Medic: Do you want to save your friend’s life just to give him a ticking clock?
Nick: ‘Tasha? It’s your decision.
Natasha: James actually prefers long odds… do it.
Medic: All right then…

Ivan: Just you fron now on…proud of you. My little girl—
Winter Soldier: The comrade needs medical treatment. My superiors offer you both this chemical in exchange for your renewed loyalty. It will heal him— and increase your life spans. But there is an extremely limited supply, comrades.
Ivan: Don’t…don’t…
Natasha: We say yes.

I wanted to highlight the way these two scenes mirror each other instead of pointing out how this just happened in the last arc of New Avengers. Both times we see Natasha in charge of administering immortality juice to some guy she loves with a hole in his chest, and both times she decides damn the future steroid testing, full speed ahead.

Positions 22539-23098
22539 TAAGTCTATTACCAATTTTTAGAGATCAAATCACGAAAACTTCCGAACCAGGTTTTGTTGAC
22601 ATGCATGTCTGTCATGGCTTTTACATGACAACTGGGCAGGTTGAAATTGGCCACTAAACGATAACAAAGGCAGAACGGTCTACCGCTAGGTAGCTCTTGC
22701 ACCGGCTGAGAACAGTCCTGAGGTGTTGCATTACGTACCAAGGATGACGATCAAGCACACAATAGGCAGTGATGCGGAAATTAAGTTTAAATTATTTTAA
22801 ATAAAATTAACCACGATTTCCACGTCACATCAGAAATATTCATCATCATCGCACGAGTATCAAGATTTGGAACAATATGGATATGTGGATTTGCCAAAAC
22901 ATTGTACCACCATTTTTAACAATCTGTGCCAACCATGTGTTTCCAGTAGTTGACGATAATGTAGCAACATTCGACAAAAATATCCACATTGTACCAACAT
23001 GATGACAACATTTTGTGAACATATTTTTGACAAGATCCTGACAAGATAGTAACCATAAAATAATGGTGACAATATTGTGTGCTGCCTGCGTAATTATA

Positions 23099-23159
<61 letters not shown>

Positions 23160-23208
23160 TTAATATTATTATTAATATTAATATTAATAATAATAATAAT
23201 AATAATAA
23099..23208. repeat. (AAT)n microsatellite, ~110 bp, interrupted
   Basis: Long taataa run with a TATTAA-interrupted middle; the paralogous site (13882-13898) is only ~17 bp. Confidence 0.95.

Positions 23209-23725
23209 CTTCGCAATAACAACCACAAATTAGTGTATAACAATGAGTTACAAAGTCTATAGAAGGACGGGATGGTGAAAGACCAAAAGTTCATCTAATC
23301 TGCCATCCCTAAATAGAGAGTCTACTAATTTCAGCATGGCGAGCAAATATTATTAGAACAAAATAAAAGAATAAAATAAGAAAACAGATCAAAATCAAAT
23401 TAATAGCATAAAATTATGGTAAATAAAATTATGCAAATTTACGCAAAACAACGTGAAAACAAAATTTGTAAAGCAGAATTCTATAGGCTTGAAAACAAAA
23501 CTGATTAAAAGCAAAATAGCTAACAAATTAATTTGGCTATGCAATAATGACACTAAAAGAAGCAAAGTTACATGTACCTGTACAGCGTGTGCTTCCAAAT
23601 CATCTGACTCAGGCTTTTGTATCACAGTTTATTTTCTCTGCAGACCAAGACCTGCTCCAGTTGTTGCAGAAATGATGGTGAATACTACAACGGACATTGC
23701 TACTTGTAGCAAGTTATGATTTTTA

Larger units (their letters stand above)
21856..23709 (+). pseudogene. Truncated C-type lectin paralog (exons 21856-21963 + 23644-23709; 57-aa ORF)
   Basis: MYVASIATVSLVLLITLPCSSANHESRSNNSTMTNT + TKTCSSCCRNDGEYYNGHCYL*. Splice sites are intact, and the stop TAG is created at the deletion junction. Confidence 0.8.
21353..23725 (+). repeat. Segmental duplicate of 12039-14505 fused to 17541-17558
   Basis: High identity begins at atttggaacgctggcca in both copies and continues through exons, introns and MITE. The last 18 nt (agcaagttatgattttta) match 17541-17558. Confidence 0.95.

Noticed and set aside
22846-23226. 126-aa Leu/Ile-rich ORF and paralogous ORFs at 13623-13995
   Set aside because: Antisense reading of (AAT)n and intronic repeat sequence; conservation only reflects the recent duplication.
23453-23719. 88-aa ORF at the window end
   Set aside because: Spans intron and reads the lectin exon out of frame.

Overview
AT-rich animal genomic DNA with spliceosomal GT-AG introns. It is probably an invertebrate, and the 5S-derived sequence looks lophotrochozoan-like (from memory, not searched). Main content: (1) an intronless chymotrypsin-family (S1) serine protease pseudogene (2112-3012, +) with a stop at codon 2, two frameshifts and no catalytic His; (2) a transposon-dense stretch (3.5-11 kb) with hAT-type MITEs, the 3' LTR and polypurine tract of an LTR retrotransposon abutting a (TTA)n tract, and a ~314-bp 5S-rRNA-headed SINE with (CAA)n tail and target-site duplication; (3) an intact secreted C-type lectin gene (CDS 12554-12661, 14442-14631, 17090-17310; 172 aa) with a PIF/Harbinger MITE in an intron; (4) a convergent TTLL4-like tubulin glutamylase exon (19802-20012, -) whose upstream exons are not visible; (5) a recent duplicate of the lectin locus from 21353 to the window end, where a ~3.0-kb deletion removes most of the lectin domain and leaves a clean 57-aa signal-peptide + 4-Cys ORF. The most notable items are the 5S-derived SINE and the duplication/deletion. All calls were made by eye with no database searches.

But there’s a huge difference: one of these scenes is a mistake, the kind of mistake you have to spend the rest of your life making up for. The other takes place 50 years later and is an escape from the consequences of a capital-e summer Event. So, heh, did Natasha learn anything in those fifty years?

Obviously, where she screwed up the first time was pledging herself to a lifetime of service to an oppressive black ops regime. But she also was paying more attention to what she wanted for Ivan than to what Ivan wanted for himself. Giving him that shot of comic book juice prolonged his life, but didn’t save it. Ivan just twisted up into a cruel shell of a person— he couldn’t cope with all that time. She couldn’t have known that, of course, but Ivan did tell her to say no. She didn’t listen.

With Bucky, at least, she makes reference to what he would want. The scenes work to such different purposes, I’m pretty sure there’s no echo intended. But the echo’s there anyway. The scene with Ivan was such a turning point for her, how could she not remember it when confronted with such a similar dilemna?

From Fear Itself #7.1 by Ed Brubaker and Butch Guice, & Black Widow: Deadly Origin #1, by Paul Cornell and John Paul Leon.

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